(Re)thinking Countermonuments: The Evolution of "Memory against itself" (Leeds/Online)
Online colloquium (21-22. June 2022) on the subject of countermonuments, exploring questions of definition, intention, form, aesthetics, evolution and reception.
School of Languages, Cultures and Societies, University of Leeds UK (Professor Frank Finlay: Dean: Cultural Engagement and Director, Cultural Institute University of Leeds UK Germanic Editor, The Modern Language Review)
(Re)thinking Countermonuments: The Evolution of "Memory against itself"
When we think of the term countermonuments, we recall the seminal article by James E. Young of 1992, in which this term was theoretically elaborated and applied to a new kind of monument in Germany (“The Counter-Monument: Memory against Itself in Germany Today“, Critical Inquiry 18 (1992), 267-296). This novel memorial approach set out to fundamentally question the precepts underlying traditional monuments. It was an approach informed by the sense that the celebratory, nationalistic cast of most pre-1945 memorials in Germany conveyed a message that stood in stark contrast to the destructiveness of that country’s role in the Second World War and the Holocaust. Countermonuments were designed to encourage a critical and self-critical response to the past, often using an aesthetics of absence, transience, even invisibility to challenge the overwhelming presence and seeming immutability of older forms. While the earliest countermonuments were created in Germany in the 1980s, countermonuments can now be found all over the world. The current conference arises from the awareness that there is a need to map out, further theorise and categorise the forms, aesthetics, functions and effects of countermonuments in a global context. What counts as a countermonument? Is this an elastic term, or should it be more restrictively applied?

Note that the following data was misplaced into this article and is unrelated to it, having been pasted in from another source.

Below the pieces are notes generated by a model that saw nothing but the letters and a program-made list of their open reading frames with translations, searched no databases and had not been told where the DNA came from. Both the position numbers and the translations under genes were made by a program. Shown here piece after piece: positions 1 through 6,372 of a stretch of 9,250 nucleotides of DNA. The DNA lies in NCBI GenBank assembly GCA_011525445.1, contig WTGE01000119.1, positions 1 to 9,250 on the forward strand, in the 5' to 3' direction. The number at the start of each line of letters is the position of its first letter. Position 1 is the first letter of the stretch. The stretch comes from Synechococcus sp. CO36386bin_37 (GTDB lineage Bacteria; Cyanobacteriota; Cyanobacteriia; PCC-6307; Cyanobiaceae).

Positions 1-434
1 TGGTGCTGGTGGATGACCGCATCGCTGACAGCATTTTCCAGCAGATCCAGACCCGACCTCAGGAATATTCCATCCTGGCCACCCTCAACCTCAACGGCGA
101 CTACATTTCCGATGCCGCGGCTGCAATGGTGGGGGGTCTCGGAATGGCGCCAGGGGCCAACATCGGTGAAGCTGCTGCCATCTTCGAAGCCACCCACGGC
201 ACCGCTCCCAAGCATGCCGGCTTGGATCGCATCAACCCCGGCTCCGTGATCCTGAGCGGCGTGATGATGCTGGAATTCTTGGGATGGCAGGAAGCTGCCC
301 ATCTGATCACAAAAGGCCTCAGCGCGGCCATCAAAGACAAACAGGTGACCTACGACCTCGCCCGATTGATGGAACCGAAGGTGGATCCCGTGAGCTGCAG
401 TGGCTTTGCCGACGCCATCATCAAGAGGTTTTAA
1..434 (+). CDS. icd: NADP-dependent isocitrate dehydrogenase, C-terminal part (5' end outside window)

We invite proposals for papers/presentations which might explore one or more of the following themes:
- Countermonuments in relation to a particular historical event or period;
- The relationship between countermonuments and the monuments, traditions, ideas and assumptions to which they run counter;
- The transformation of existing monuments into countermonuments, by whatever means (e.g. graffiti, the projection of images, performance art, reenactment at the site of the monument);
- The relationship between countermonuments and broader trends of memorial or countermemorial activism;
- The role of the state, NGOs and civil society in the proposing, discussion, planning and realisation of countermonuments;
- Virtual countermonuments, and/or the relationship between physical and virtual countermonuments;
- National and/or transnational debates around countermonuments and their significance for the way a past or pasts are seen and evaluated;
- The function of (often temporary) countermonuments in the formation and articulation of protest against politics and memory politics;
- Countermonuments in local, regional, national or transnational perspective;
- The forms and aesthetics of countermonuments;
- The importance of textuality, intertextuality, visuality and sound in countermonuments;
- Countermonuments as hybrid forms (e.g. as archive);
- Issues of definition and demarcation (what can be considered a countermonument, e.g. are there also literary or musical countermonuments?);
- The reception of countermonuments in works of art, literature and music (intertextuality);
- Countermonuments as one of several approaches to dealing with a difficult past (as contrasted with iconoclasm, removal, destruction).
- The effect and reception of countermonuments in the public sphere.
We welcome contributions by scholars as well as professionals working with the issues of countermonuments from across a range of disciplines and national and international perspectives.
In keeping with the spirit of a colloquium and our desire to maximise the opportunity for discussion and debate, the format will be for short papers/presentations (20 minutes) followed by up to 20 minutes Q&A.
If you are interested in taking part, please email an abstract of your talk (300 words) together with a brief academic biography (100 words) to:
firstname.lastname@example.org and/or email@example.com
Submission Deadline: 14th, March 2022
Professor Bill Niven (Nottingham Trent University) Professor Frank Finlay (University of Leeds)